Although not true with most children, adults whose brains are fully developed can be chelated (a medical process for removing lead from the blood stream) and the effects of lead poisoning can usually be reversed to a degree.  But even in adults, once the bloodstream takes lead to the brain, it stays there.  Being a base element, lead never breaks down and once lodged in human tissue cells, it never goes away.  But for a child with a developing central nervous system, the effects are almost always permanent and can include serious retardation and a measurable loss of I.Q.

Thankfully, preventive measures are well known and documented to be extremely effective.  First and foremost, get your child tested for lead after their first birthday, and then at least every couple of years.  If your job involves lead or your home is known to be contaminated, much more regular testing may be required.  Many municipal health departments offer free lead testing to area residents, and all are encouraged to avail themselves of this service. If you live in a home that is known to contain lead (pre-1978 housing, for instance) there are some simple practices that can greatly reduce your child's exposure to lead. 

1.)  Clean and dust regularly.  Inhaled or ingested dust is the greatest source of lead poisoning.  Floors, window sills and troughs are the primary areas of concern.
2.)  Wash anything that comes into contact with your child on a regular basis (i.e. pacifiers, toys, stuffed animals, etc.)
3.)  Insist upon routine personal hygiene such as washing hands and face before meals, nap time and bed time.
4.)  Never let your child get into the habit of chewing on non-food items such as objects that are painted or may contain lead.  If these behaviors are exhibited at home they are sure to be done elsewhere.
5.)  Do not try to remove sources of lead yourself, and be extremely cautious if any remodeling is being done.  Scraping and sanding old paints, stains, schlacks  and varnishes literally fills the air with
deadly lead dust for all to inhale or ingest.
6.)  If remodeling has been done, make sure a thorough cleanup is performed afterwards.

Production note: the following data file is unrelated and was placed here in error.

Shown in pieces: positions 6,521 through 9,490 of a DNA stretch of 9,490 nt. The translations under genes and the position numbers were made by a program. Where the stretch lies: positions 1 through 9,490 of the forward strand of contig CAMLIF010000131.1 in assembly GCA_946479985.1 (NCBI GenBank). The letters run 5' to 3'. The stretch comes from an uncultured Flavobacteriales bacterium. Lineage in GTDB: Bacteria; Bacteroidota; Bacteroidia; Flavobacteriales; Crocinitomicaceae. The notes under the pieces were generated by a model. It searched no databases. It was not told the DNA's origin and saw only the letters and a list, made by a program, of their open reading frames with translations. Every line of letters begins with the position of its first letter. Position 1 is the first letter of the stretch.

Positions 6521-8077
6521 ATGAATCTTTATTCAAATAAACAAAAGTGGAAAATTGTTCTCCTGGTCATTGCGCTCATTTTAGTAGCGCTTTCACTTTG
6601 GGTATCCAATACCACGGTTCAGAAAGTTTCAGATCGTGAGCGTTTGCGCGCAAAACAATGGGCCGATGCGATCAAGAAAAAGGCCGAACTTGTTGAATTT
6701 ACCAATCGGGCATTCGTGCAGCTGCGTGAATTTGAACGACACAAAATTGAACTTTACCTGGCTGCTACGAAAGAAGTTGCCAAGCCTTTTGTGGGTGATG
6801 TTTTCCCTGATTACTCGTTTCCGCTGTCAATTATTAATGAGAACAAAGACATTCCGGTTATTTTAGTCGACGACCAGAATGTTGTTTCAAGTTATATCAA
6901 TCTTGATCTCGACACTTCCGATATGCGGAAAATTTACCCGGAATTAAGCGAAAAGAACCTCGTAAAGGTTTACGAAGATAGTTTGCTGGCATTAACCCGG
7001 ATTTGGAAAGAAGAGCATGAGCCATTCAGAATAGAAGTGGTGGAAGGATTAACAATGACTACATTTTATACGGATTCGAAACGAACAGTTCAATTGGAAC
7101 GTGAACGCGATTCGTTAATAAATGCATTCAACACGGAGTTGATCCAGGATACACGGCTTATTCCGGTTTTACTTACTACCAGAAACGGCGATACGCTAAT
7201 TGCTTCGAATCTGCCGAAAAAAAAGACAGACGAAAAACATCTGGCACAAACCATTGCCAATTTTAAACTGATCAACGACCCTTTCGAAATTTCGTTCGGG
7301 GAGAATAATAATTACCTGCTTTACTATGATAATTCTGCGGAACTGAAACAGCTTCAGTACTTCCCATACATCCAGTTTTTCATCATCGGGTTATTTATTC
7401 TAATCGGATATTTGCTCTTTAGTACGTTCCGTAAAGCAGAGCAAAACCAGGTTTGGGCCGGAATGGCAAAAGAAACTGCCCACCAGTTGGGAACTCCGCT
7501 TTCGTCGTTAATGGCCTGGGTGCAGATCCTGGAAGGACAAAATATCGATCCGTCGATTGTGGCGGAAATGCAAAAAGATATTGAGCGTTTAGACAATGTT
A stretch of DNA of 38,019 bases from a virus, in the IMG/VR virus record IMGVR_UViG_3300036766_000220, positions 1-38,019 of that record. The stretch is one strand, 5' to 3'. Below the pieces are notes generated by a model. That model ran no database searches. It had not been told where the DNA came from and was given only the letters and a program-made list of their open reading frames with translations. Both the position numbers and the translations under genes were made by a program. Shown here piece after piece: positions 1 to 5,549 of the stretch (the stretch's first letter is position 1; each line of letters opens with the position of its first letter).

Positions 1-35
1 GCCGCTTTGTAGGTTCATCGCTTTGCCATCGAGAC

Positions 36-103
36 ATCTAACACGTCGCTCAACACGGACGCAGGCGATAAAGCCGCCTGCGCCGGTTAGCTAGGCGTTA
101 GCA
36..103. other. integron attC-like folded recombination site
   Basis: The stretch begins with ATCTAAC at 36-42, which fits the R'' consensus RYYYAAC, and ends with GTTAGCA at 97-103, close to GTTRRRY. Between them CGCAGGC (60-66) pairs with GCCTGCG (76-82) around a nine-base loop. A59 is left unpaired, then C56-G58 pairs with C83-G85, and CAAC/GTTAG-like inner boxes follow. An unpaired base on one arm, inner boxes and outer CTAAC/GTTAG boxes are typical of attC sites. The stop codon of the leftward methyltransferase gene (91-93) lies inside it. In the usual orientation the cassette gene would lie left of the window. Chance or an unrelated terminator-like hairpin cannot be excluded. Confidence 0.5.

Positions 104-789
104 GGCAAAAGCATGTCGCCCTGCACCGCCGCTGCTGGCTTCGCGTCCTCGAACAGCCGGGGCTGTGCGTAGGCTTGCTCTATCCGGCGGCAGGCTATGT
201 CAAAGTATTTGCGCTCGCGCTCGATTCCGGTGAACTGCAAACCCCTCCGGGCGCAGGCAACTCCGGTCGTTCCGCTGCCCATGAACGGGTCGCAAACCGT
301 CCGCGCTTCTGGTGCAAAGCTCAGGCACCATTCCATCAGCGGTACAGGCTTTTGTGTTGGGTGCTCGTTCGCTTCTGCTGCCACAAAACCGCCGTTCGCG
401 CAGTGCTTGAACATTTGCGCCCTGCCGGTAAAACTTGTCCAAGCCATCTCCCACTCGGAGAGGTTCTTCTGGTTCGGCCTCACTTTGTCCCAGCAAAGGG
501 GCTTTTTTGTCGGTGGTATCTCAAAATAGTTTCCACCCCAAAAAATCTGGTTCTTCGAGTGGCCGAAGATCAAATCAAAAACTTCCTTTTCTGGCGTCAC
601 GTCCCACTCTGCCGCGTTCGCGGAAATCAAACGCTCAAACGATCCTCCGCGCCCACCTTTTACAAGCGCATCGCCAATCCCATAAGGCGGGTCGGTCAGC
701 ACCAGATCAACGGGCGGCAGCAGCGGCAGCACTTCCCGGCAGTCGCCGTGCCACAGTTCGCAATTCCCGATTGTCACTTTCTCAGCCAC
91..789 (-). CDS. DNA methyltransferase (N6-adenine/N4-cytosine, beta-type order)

7.)  Encourage your children to play in grassy or paved areas as opposed to areas of exposed soil or high dust content.  Airborne lead is still a major risk factor, in spite of industrial controls, and there are no places in America where dust and dirt are completely lead-free.
8.)  Be careful about pottery and dishware, especially if it is antique or imported, and keep all edibles properly sealed and protected from airborne dust.
9.) Have your drinking water checked for lead, even in a newer home.   Lead simply gets everywhere, and the smallest amount of contamination anywhere along the line of water supply could be enough to cause permanent injury.  Running your water for thirty seconds prior to use is
a good preventive habit that can reduce lead levels in drinking water.
10.)  Exercise proper nutritional habits.  Studies show that a child who gets enough iron, vitamin D and calcium in their diet will absorb less lead, while diets high in fat will actually increase the bodies ability to assimilate lead into the bloodstream.

     For more information on lead poisoning and its effects or on preventive measures, contact your local health department, the Environmental Protection Agency, or the department of Housing and Urban Development. Below are some handy phone numbers and web site addresses.

Health Department
Division of Maternal and Child Health
City of Kansas City, Missouri
(816) 983-3102

Center for Disease Control
National Center for Environmental Health
(888) 232-6789

Environmental Protection Agency
(913) 551-5000

Housing and Urban Development
(913) 551-6736

LeadBusters, Inc.
(913) 438-LEAD (5323)

Baker Environmental Consulting, Inc.
(913) 541-0220

Baker Environmental Consulting
Richard Baker
(913) 541-0220

LeadBusters, Inc.
Kansas City Lead Training
(913) 438-LEAD (5323)

Lead Based Paint Hazard Control Grant Program
U.S. Housing and Urban Development (H.U.D.)

Lead Poisoning and Your Children
U.S. Environmental Protection Agency
EPA Document #800-B-92-0002

Spencer Warren is a freelance writer who works for the City of Kansas
City, Missouri in the Lead-Safe 2000 Program to rid area single-family
homes of lead contamination.